OBJECTIVES: The aim of this study was to correlate clinical findings of anal sphincter defects and function with a sonographic diagnosis of significant sphincter defects. METHODS: This is an observational cross-sectional study on women seen 6 to 10 weeks after primary repair of obstetric anal sphincter injuries (OASIs). All patients underwent a standardized interview including the St Mark incontinence score, a digital rectal examination, and 3-/4-dimensional transperineal ultrasound imaging...
September 26, 2016: Female Pelvic Medicine & Reconstructive Surgery
https://www.readbyqxmd.com/read/27676782/bladder-sphincter-disorders-and-quality-of-life-of-traumatic-brain-injury-tunisian-experience
#16
Mariem Rekik, Khaoula Achour, Anouer Abdallah, Sonia Lebib, Imen Miri, Fatima Zahra Ben Salah, Catherine Dziri
OBJECTIVE: The aim of our study was to assess the bladder and sphincter function after brain injury (BI) and to review their association with quality of life (QOL). MATERIAL/PATIENTS AND METHODS: We conducted a cross-sectional study, including patients referred to physical and rehabilitation medicine department at the Med Kassab Institute of Orthopedics. The initial gravity data were collected. The bladder-sphincter assessment included evaluation of the urine drain mode, the irritative disorders, obstructive disorders, disorders of transit and the existence of secondary anal lesions...
September 2016: Annals of Physical and Rehabilitation Medicine
https://www.readbyqxmd.com/read/27643513/over-diagnosis-and-rising-rates-of-obstetric-anal-sphincter-injuries-oasis-time-for-reappraisal
#17
Dimos Sioutis, Ranee Thakar, Abdul H Sultan
OBJECTIVES: To identify the accuracy of clinically diagnosed OASIS using 3D endoanal ultrasound and compare symptoms and anal manometry measurements between those whose anal sphincters were adequately repaired to those who had persistent anal sphincter defects. METHODS: The endoanal scan images of women who sustained OASIS and attended the perineal clinic over a 10 year period (2003 - 2013) were re-analysed from data entered prospectively of women with clinically diagnosed and repaired OASIS...
September 19, 2016: Ultrasound in Obstetrics & Gynecology
https://www.readbyqxmd.com/read/27613623/residual-defects-after-repair-of-obstetric-anal-sphincter-injuries-and-pelvic-floor-muscle-strength-are-related-to-anal-incontinence-symptoms
#18
Cristina Ros Cerro, Eva Martínez Franco, Giulio Aniello Santoro, Maria José Palau, Pawel Wieczorek, Montserrat Espuña-Pons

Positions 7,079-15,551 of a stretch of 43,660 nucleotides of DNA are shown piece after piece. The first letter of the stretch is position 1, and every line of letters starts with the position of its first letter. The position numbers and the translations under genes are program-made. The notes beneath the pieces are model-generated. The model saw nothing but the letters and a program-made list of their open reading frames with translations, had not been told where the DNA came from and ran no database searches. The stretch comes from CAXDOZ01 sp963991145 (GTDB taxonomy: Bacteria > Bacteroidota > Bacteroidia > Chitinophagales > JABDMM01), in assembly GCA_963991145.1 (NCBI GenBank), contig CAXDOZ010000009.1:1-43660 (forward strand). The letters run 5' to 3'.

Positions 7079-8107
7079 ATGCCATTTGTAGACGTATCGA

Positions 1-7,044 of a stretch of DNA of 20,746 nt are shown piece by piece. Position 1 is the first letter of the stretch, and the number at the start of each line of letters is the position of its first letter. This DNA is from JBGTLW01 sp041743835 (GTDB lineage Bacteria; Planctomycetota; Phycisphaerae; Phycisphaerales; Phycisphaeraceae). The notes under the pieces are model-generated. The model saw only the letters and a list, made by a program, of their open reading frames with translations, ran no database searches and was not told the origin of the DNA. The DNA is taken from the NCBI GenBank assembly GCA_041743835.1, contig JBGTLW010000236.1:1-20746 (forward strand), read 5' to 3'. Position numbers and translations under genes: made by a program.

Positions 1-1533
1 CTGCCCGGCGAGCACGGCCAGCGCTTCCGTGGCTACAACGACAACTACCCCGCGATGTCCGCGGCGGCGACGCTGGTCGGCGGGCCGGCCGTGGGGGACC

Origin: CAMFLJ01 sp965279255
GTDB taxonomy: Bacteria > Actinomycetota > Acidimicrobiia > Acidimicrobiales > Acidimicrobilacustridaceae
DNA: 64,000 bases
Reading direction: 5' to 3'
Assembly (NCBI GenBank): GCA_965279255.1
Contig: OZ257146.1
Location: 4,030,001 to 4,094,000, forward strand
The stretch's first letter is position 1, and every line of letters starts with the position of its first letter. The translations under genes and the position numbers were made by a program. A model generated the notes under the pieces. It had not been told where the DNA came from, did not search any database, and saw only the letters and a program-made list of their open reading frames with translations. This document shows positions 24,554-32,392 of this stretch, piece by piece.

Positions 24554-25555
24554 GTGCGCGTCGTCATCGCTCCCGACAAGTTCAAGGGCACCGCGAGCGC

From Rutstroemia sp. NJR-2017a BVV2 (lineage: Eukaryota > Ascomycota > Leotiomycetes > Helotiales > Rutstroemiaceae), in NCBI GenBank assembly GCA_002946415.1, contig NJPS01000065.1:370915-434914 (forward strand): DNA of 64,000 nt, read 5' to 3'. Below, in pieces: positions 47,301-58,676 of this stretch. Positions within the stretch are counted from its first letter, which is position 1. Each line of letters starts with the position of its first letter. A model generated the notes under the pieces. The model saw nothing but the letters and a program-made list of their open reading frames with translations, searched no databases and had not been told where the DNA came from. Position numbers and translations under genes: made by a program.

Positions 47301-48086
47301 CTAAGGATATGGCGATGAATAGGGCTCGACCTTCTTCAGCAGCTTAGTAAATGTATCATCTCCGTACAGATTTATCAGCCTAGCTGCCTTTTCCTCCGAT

INTRODUCTION AND HYPOTHESIS: The aim was to analyze the correlation between residual anal sphincter (AS) defects and pelvic floor muscle (PFM) strength on anal incontinence (AI) in patients with a history of obstetric AS injuries (OASIS). METHODS: From September 2012 to February 2015, an observational study was conducted on a cohort of females who underwent repair of OASIS intrapartum. The degree of OASIS was scored intrapartum according to Sultan's classification...
September 9, 2016: International Urogynecology Journal
https://www.readbyqxmd.com/read/27589856/an-obstetric-sphincter-injury-risk-identification-system-osiris-is-this-a-clinically-useful-tool
#19
Sara S Webb, Karla Hemming, Madhi Y Khalfaoui, Tine Brink Henriksen, Sara Kindberg, Stine Stensgaard, Christine Kettle, Khaled M K Ismail
INTRODUCTION AND HYPOTHESIS: To establish the contribution of maternal, fetal and intrapartum factors to the risk of incidence of obstetric anal sphincter injuries (OASIS) and assess the feasibility of an OASIS risk prediction model based on variables available to clinicians prior to birth. METHODS: This was a population-based, retrospective cohort study using single-site data from the birth database of Aarhus University Hospital, Denmark. The participants were all women who had a singleton vaginal birth during the period 1989 to 2006...
September 2, 2016: International Urogynecology Journal
https://www.readbyqxmd.com/read/27557074/-incontinence-etiology-diagnostics-and-therapy
#20
Thomas Frieling
Fecal incontinence is defined by the unintentional loss of solid or liquid stool, and anal incontinence includes leakage of gas and / or fecal incontinence. Anal-fecal incontinence is not a diagnosis but a symptom. Many patients hide the problem from their families, friends, and even their doctors. Epidemiologic studies indicate a prevalence between 7-15 %, up to 30 % in hospitals and up to 70 % in longterm care settings. Anal-fecal incontinence causes a significant socio-economic burden. There is no widely accepted approach for classifying anal-fecal incontinence available...
August 2016: Deutsche Medizinische Wochenschrift